This is the VOA Special English Health Report.
The United Nations is seeking to improve
electronic communication for health workers in Africa. Workers in rural areas would
have a better way to get training, information and advice from doctors hundreds
or even thousands of kilometers away.
two thousand five, the World Health Assembly passed a resolution urging
countries to plan for "eHealth" services. The idea is to look for
ways to use modern information and communications technologies to strengthen
The World Health Organization says Africa is behind
other parts of the world in treating H.I.V./AIDS, tuberculosis and malaria. So
the United Nations Economic and Social Council is supporting the expansion of
telecommunications technology for health care workers.
Telemedicine is another
term for eHealth.
Pedersen is the director of the Norwegian Center for Telemedicine at the University
Hospital of North Norway. Doctor Pedersen is working with the W.H.O. He
recently met with West African health officials in the Ghanaian capital, Accra.
He says the technology can provide easier access to medical specialists and
make it easier for people to seek medical information themselves.
Sory is the director general of health services in Ghana. He says eHealth will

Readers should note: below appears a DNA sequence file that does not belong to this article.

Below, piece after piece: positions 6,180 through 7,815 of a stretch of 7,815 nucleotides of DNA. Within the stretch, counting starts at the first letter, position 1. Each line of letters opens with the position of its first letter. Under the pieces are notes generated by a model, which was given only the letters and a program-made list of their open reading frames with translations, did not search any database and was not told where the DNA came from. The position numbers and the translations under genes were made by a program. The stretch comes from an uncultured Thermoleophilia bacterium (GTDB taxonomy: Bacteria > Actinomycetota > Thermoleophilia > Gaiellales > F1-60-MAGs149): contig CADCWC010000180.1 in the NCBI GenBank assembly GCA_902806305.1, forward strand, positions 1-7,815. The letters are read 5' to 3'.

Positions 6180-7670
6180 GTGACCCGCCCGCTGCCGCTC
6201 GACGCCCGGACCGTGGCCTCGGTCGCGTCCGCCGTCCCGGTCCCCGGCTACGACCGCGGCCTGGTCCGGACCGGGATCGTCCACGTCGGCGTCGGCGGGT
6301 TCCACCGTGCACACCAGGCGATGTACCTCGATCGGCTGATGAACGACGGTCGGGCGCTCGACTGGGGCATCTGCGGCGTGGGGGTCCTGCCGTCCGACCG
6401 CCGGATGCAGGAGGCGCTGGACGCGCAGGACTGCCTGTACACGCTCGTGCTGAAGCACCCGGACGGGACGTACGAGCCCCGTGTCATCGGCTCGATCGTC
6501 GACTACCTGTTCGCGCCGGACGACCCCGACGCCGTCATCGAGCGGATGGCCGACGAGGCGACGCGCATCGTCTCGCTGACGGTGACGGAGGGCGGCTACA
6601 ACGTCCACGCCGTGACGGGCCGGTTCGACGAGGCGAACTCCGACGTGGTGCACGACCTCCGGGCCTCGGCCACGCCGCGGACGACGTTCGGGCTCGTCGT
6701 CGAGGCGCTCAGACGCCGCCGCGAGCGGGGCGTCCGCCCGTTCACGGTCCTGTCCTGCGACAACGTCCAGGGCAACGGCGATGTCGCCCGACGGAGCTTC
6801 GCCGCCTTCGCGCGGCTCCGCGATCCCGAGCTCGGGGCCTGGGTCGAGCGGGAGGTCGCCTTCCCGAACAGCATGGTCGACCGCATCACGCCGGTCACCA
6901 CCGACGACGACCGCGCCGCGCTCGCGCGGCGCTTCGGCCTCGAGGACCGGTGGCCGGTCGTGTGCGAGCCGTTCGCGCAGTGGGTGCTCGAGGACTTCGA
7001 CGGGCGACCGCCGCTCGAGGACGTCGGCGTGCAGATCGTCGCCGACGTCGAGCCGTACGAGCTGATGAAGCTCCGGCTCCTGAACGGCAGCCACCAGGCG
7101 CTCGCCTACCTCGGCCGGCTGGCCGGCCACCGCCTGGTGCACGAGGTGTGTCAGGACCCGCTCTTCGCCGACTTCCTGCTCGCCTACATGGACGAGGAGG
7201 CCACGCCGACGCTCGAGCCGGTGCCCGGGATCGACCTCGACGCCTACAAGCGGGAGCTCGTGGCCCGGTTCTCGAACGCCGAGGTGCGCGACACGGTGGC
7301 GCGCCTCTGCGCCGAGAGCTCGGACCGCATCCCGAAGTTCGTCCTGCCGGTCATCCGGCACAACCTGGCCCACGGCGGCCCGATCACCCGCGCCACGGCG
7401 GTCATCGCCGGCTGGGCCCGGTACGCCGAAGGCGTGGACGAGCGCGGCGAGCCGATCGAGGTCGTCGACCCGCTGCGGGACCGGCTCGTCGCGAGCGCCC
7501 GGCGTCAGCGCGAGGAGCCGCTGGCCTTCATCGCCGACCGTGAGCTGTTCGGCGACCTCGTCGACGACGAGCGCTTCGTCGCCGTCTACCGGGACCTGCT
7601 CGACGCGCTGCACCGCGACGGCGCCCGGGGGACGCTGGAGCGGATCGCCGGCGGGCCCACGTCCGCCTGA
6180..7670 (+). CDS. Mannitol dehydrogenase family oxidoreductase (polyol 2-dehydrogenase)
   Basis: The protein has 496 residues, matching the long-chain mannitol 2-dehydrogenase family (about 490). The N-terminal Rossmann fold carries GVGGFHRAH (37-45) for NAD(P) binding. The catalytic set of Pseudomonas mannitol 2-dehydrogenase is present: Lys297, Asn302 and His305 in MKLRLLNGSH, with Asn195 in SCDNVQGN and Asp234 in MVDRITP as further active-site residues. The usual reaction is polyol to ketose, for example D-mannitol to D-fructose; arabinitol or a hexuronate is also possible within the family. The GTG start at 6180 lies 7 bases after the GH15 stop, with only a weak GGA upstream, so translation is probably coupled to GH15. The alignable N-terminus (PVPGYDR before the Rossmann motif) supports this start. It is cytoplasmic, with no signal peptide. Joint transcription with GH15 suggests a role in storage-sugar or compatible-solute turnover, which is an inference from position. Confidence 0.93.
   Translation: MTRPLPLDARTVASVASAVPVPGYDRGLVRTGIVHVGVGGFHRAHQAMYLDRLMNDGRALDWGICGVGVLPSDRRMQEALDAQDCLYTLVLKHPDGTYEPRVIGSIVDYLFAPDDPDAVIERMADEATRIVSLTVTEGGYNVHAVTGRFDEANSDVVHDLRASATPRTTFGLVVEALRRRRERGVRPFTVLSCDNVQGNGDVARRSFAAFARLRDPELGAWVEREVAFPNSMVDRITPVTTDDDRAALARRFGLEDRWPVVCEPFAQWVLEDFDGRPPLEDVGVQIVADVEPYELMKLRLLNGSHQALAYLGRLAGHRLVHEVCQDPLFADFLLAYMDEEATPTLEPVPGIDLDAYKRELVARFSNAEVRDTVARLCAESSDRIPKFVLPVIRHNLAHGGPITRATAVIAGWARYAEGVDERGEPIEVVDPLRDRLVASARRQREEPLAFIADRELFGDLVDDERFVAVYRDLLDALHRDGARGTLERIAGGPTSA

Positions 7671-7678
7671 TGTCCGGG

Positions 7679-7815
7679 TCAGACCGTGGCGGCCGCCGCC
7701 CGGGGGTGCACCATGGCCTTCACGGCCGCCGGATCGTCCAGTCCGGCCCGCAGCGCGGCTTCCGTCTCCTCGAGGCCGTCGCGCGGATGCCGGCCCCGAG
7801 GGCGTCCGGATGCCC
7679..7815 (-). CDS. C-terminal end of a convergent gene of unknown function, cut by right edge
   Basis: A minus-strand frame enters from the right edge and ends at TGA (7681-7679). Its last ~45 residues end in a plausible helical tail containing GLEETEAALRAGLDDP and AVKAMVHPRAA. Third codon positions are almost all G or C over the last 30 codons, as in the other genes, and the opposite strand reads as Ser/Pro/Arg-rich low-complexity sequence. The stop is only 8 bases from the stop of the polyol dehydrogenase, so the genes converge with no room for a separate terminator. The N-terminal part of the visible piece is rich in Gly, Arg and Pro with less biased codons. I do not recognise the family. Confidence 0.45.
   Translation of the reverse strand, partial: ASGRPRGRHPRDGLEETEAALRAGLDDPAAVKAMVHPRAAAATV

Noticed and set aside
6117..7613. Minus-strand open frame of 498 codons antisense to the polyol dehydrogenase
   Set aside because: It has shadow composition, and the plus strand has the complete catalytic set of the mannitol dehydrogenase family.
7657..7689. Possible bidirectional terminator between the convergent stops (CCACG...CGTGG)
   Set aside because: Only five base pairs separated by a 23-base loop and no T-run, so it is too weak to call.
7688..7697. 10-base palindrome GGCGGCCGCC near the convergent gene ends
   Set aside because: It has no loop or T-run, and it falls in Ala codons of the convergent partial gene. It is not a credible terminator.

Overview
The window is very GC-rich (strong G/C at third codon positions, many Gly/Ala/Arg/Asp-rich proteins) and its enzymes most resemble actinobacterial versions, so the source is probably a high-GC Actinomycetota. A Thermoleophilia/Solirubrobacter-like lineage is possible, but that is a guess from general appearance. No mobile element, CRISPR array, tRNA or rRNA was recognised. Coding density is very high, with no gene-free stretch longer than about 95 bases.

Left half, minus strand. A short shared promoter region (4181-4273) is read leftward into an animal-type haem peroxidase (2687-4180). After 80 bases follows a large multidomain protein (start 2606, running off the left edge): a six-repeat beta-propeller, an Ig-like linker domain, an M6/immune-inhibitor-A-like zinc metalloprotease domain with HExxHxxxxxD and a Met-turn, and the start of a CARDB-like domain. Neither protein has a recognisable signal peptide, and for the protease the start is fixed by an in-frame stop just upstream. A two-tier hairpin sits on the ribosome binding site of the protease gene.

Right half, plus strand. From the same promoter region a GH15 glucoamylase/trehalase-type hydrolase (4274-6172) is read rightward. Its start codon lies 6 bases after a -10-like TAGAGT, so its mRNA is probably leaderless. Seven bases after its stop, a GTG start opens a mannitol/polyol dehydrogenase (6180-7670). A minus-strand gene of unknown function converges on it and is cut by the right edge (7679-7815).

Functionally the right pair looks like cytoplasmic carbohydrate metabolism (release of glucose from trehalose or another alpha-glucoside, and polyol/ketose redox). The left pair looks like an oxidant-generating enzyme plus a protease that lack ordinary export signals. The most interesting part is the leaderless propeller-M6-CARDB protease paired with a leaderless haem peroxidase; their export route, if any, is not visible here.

offer a way to reduce the effects of health worker shortages and make it easier
to train existing workers. Doctor Sory says the technology will also make it
easier for doctors at Ghana's main teaching hospital, Korle Bu, to share their
ELIAS SORY: "If you get a doctor who is away in
the village and has come across a case he or she thinks is beyond him or her,
why cannot that doctor be able to link up easily with a senior doctor in Korle
Bu to get advice on it? So we are not there. But eHealth will get us there.
"The other thing is that medicine is dynamic. Why
cannot we use that to train? We do not need all people to come to Korle Bu in
order to be upgraded in knowledge; eHealth can bridge that gap. And to me
medical education is even one of the most important ingredients in
must be shaped to fit each country's health care needs and level of technological
development. Another issue is patient privacy. The hope is that health
ministries will together develop policies on collecting and storing electronic
health information about individuals.
that's the VOA Special English Health Report. Transcripts, MP3s and archives of
our reports can be found at voaspecialenglish.com, where you can also post
comments. I'm Steve Ember.